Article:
Special Edition: Vitamin D

Suppliers surmounting vitamin D fortification challenges

By Jane Byrne

- Last updated on GMT

Related tags Vitamin Vitamin d3 Vitamin d

In many countries foods such as milk, yoghurt, margarine, oil spreads, breakfast cereal, pastries as well as bread are fortified with vitamin D, and in the third part of our special edition on this nutrient, we look at the challenges surrounding its encapsulation and incorporation into food and beverages.

A number of market forms of vitamin D are available to boost a product’s Vitamin D content, such as D2 ​(ergocalciferol) and D3 ​(cholecalciferol).

The challenge for formulators is to select an appropriate form of Vitamin D that delivers the desired level of the nutrient without affecting flavour, solubility, bioavailability, sensory properties and the mouthfeel of the finished product.

Dr Ram Chaudhari, chief scientific officer at Fortitech, said that food manufacturers must work closely with their suppliers to address product development issues that could dramatically impact nutrient delivery or alter the end product.

“The supplier can suggest appropriate market forms, interactions to avoid, and processing effects that will improve the chance of success,”​ he said.

Premix method

Chaudhari told Nutraingredients.com that the key to successfully delivering a nutrient such as vitamin D, without negatively affecting consumer expectations surrounding issues such as taste or mouth feel, is by developing a custom premix designed specifically for a particular product.

“Additionally, since Vitamin D is a fat soluble nutrient, it is necessary to have some fat and/or hydrocolloids to suspend it properly into a finished product’s matrix,” ​ he said.

Blending and processing techniques can make the difference between producing a reliable, high quality, homogenous, shelf-stable nutrient premix and an inferior one that may cause poor consumer confidence, potential regulatory issues or recall situations, said the Fortitech co-founder.

“The challenge in blending ingredients with different particle sizes is that bulk density and variable particle sizes can lead to segregation. Therefore, minor nutrients should be diluted with another carrier to get the two different materials to blend well in order to make a homogeneous product,”​ added Chaudhari.

And he said, if possible, all ingredients should be rendered free-flowing through milling, particle coating, granulation, making pre-blends, tituration, spray drying and other techniques.


One of the main challenges in terms of integrating vitamin D into food and drink products is that it is not stable at low pH in the stomach, said Saul Koder, senior manager at Israel-based Karmat Coating Industries, who explained that under acidic conditions vitamin D is transformed to 5,6 –trans Vitamin D and isotachysterol.

He said that Karmat recognized this problem and, as a result, devised an encapsulated vitamin D powder that bypasses the stomach and is released in the intestines, where it is absorbed.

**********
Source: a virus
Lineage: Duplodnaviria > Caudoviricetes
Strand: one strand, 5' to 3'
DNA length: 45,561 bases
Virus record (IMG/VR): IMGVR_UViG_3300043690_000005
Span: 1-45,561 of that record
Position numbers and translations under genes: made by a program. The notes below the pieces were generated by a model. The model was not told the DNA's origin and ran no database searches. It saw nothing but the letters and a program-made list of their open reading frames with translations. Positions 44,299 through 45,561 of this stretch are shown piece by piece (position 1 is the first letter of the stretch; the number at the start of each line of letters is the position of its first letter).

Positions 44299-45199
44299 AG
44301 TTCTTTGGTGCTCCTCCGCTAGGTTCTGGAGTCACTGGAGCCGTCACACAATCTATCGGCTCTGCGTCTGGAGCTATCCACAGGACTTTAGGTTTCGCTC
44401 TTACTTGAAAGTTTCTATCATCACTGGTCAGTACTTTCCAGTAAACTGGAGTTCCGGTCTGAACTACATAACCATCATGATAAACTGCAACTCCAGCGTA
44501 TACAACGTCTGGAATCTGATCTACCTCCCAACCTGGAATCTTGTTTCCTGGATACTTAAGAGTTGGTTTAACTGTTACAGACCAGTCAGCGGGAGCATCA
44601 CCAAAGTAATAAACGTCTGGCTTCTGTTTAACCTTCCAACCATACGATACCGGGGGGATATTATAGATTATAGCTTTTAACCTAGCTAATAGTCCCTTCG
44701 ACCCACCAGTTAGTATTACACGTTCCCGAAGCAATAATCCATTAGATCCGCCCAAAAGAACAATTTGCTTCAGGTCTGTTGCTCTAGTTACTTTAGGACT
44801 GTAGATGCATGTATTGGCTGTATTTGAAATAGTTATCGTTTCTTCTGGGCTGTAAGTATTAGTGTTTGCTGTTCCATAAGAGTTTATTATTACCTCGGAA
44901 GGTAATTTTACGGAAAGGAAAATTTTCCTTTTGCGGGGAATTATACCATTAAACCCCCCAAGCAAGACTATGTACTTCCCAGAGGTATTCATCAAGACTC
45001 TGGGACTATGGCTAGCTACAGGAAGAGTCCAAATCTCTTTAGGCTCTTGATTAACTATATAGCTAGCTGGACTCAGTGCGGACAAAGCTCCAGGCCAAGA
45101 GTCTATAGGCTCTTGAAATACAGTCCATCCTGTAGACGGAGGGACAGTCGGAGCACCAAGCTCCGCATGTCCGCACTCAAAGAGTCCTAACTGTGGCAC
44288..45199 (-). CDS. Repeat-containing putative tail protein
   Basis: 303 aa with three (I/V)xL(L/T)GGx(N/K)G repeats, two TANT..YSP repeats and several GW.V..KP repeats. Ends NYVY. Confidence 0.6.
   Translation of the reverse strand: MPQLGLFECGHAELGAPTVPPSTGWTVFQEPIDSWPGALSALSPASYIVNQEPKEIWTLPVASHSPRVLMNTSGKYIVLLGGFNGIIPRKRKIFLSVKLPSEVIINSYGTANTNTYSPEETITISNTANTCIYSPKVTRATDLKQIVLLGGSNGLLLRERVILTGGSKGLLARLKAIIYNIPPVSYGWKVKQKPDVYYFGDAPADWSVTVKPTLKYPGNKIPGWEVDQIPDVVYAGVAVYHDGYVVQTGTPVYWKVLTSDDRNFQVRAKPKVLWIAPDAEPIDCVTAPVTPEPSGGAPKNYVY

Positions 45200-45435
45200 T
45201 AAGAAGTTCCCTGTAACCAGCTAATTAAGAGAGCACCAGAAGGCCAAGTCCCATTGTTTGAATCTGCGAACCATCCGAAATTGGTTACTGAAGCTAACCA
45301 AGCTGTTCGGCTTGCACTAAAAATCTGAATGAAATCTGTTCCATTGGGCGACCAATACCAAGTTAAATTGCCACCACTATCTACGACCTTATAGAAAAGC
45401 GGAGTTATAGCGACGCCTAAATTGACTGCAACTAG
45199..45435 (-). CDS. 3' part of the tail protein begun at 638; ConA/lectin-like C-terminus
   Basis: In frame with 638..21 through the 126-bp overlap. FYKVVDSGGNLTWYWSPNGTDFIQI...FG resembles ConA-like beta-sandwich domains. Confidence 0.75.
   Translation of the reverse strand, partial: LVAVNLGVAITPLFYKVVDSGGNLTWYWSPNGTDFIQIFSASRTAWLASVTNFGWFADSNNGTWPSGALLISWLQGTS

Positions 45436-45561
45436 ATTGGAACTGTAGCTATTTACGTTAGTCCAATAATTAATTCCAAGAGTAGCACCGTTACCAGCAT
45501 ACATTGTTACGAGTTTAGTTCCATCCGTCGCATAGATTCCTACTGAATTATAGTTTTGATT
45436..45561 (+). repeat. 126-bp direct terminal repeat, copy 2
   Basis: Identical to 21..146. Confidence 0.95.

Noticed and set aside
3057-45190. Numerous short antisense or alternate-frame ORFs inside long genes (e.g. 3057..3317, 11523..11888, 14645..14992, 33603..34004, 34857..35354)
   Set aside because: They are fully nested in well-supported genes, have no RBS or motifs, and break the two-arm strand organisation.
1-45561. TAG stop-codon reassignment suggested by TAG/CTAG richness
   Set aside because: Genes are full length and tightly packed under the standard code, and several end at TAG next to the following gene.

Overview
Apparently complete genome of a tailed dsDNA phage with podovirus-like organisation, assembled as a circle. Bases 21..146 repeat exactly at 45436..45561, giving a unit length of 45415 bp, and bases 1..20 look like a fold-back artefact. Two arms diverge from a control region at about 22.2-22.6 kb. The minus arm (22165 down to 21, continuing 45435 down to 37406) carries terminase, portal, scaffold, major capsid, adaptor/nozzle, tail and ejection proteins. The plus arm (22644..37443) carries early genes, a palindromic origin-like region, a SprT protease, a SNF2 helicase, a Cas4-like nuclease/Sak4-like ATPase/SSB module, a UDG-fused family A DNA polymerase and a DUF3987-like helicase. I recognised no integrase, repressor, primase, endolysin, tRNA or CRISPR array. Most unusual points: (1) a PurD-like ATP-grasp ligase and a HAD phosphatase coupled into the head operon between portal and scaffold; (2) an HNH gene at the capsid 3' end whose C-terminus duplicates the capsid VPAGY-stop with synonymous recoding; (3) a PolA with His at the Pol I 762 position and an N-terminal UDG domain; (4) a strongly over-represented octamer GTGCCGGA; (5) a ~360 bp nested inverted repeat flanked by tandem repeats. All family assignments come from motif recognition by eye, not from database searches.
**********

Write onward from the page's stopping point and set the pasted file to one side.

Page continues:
“Another encapsulation challenge is to be able to release the vitamin D in a sustained release pattern over time so the body does not get a pulse shot,”​ said Koder.

He said that vitamin D should be combined with calcium in formulations to increase its effectiveness and that Karmat has developed a sustained release product containing vitamin D and calcium citrate that allows efficient transformation of the vitamin D in the liver to 25-hydroxy vitamin D.

While currently it is dairy products and cereals that constitute the products most commonly fortified with vitamin D, Koder claims that the company’s encapsulated vitamin D powder can be incorporated into almost any product.

Metabolic action

He said that while vitamin D is available for formulations in D2​ and D3​ form it is the D3​ version that is mainly used in food and drink fortification.

“There is sufficient evidence that these two types are metabolized differently. Vitamin D3 could be more than three times as effective as vitamin D2​ in raising serum 25(OH)D concentrations and maintaining those levels for a longer time,”​ he said.

Dr Jean Claude Tritsch, global technical marketing manager at DSM Nutritional Products agrees: “The science to date favours the use of D3​ as a source of vitamin D for food and drink fortification.”

Protective matrix

Vitamin D is sensitive to oxidative stress but Tritsch said DSM’s microencapsulation technology ensures a protective matrix for D3​ through the addition of lipids and antioxidants to guarantee optimal food and drink fortification.

“Vitamin D is a fat soluble vitamin. Using a microencapsulation process, DSM is able to transform oily D3 ​into a dry product form. This dry product form can be used in solid delivery systems like dietary supplements or cereal/nutritional bars and can be easily re-dispersed in aqueous solution to be used in beverage or dairy products”​ he explained.

Tritsch said the aim is to ensure stability of D3 ​as well as an optimal distribution or content uniformity of D3​ in a finished product range.

Regulatory hurdles

While suppliers seem to be overcoming the food and drink fortification hurdles presented by vitamin D, the current RDAs are too low and restrictive in terms of optimising the potential health benefits arising out of vitamin D fortification in food and drink products, argues Wouter Claerhout, senior marketing manager, DSM Human Nutrition and Health.

He claims manufacturers’ hands are tied by regulatory standards.

In Europe​ a food or drink manufacturer only has to include 15 per cent of the current RDA, 200IUs, in order to have vitamin D on the label, but from a scientific perspective these inclusion levels havevery limited effectiveness in terms of health benefits to the consumer,”​ he said.

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